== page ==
Posts Tagged ‘crime drama’

Michael Mann’s complex, sprawling ‘Heat’ is one of the definitive crime dramas of the 1990s

December 1, 2015

By Matthew E. Milliken
Dec. 1, 2015

Heat, the gritty, glamorous Los Angeles crime drama written and directed by Michael Mann, may be The Godfather of the 1990s.

I make that claim not because the 1995 movie runs nearly three hours, or because it stars Al Pacino, who played Michael Corleone in the Godfather series, or because it co-stars Robert De Niro, who played a younger version of Michael’s father, Vito Corleone (the part played by Marlon Brando in the original), in The Godfather: Part II, although I would maintain all of those facts certainly bolster my case. Instead, I write that because Heat, like Francis Ford Coppola’s Godfather movies, is as focused on its characters’ family intrigues as it is on the criminal (and, in this film, police) activities conducted by many of those characters.

Take Vincent Hanna, the hotshot Los Angeles police detective portrayed by Pacino. He’s been married to his third wife, Justine (Diane Venora), for a number of years, but he remains stubbornly unwilling or unable to talk with her about the depraved crimes and criminals whom he investigates on a daily basis. Hanna’s stepdaughter, Lauren (Natalie Portman), is an adolescent on the verge of a nervous breakdown; in one of Heat’s earliest scenes, her inability to find a hair tie in the preferred color triggers a meltdown.

Neil McCauley, the master thief whom De Niro plays, has no family of his own (other than his crew, that is). One of McCauley’s accomplices, Chris Shiherlis (Val Kilmer) should be rolling in money thanks to the tightly knit gang’s exploits, but he’s gambled most of it away. Now his wife, Charlene (Ashley Judd), wants Chris to find a way to stop hemorrhaging cash and to turn legitimate without stinting on their lavish lifestyle. One of the movie’s key plot points involves both McCauley and Hanna uncovering the Shiherlis’s vulnerabilities and attempting to exploit them.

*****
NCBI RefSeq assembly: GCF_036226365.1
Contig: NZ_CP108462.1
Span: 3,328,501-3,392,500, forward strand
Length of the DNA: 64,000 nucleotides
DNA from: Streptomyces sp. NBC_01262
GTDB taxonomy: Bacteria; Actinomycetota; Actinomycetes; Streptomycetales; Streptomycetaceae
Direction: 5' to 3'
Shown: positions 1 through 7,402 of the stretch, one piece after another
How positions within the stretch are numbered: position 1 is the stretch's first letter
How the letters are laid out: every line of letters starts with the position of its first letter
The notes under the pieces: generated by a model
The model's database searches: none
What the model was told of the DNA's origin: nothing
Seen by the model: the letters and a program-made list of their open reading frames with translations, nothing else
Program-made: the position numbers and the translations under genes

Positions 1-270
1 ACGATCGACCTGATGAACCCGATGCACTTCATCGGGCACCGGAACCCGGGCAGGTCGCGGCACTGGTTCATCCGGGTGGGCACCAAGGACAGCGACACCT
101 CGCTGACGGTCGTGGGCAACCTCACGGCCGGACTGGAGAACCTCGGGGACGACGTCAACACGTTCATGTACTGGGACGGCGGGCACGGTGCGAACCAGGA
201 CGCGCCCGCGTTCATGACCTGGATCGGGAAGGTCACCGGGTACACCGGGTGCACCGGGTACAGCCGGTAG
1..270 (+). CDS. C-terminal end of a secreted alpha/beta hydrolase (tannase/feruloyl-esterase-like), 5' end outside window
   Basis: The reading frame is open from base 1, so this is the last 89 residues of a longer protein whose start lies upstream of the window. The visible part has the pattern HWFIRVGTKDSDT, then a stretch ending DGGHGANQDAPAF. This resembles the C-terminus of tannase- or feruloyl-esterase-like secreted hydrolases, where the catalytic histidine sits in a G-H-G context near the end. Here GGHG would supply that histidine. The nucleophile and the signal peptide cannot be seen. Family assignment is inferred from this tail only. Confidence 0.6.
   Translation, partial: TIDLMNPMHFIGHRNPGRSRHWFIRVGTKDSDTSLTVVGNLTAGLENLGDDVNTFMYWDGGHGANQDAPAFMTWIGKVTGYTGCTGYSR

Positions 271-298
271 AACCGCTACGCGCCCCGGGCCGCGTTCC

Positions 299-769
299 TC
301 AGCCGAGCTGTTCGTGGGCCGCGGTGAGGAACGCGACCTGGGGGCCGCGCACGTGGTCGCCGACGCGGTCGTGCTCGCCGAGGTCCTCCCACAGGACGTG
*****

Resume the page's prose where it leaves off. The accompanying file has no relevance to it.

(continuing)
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Soderbergh’s eccentric ‘The Limey’ explores fatherhood from the perspective of a bereaved veteran criminal

August 22, 2015

By Matthew E. Milliken
Aug. 22, 2015

The Limey, the 1999 crime drama directed by the prolific Steven Soderbergh, is a quirky movie about a British criminal who visits Los Angeles to investigate the death of his daughter.

Terence Stamp stars as Wilson, who flies to the States fresh off a nine-year prison stint for armed robbery. He initially enlists the aid of fellow ex-con Eduardo (Luis Guzmán), who met Jenny Wilson (Melissa George) in an acting class. Later, Wilson ingratiates himself with Elaine (Lesley Ann Warren), the acting coach who became Jenny’s surrogate mother, due in no small part to her own mother having died when Jenny was a child.

This story could have played out as a straightforward revenge tale, and Wilson certainly isn’t above getting his hands dirty as he pushes for answers about just how and why Jenny died. But Soderbergh and the British screenwriter Lem Dobbs (the screenwriter of the well-regarded science fiction mind-bender Dark City) have a different agenda in mind. What initially seems to be a simple film narrative actually turns out to be a flashback: The entire story is framed as Wilson’s reminiscing as he flies back to England.

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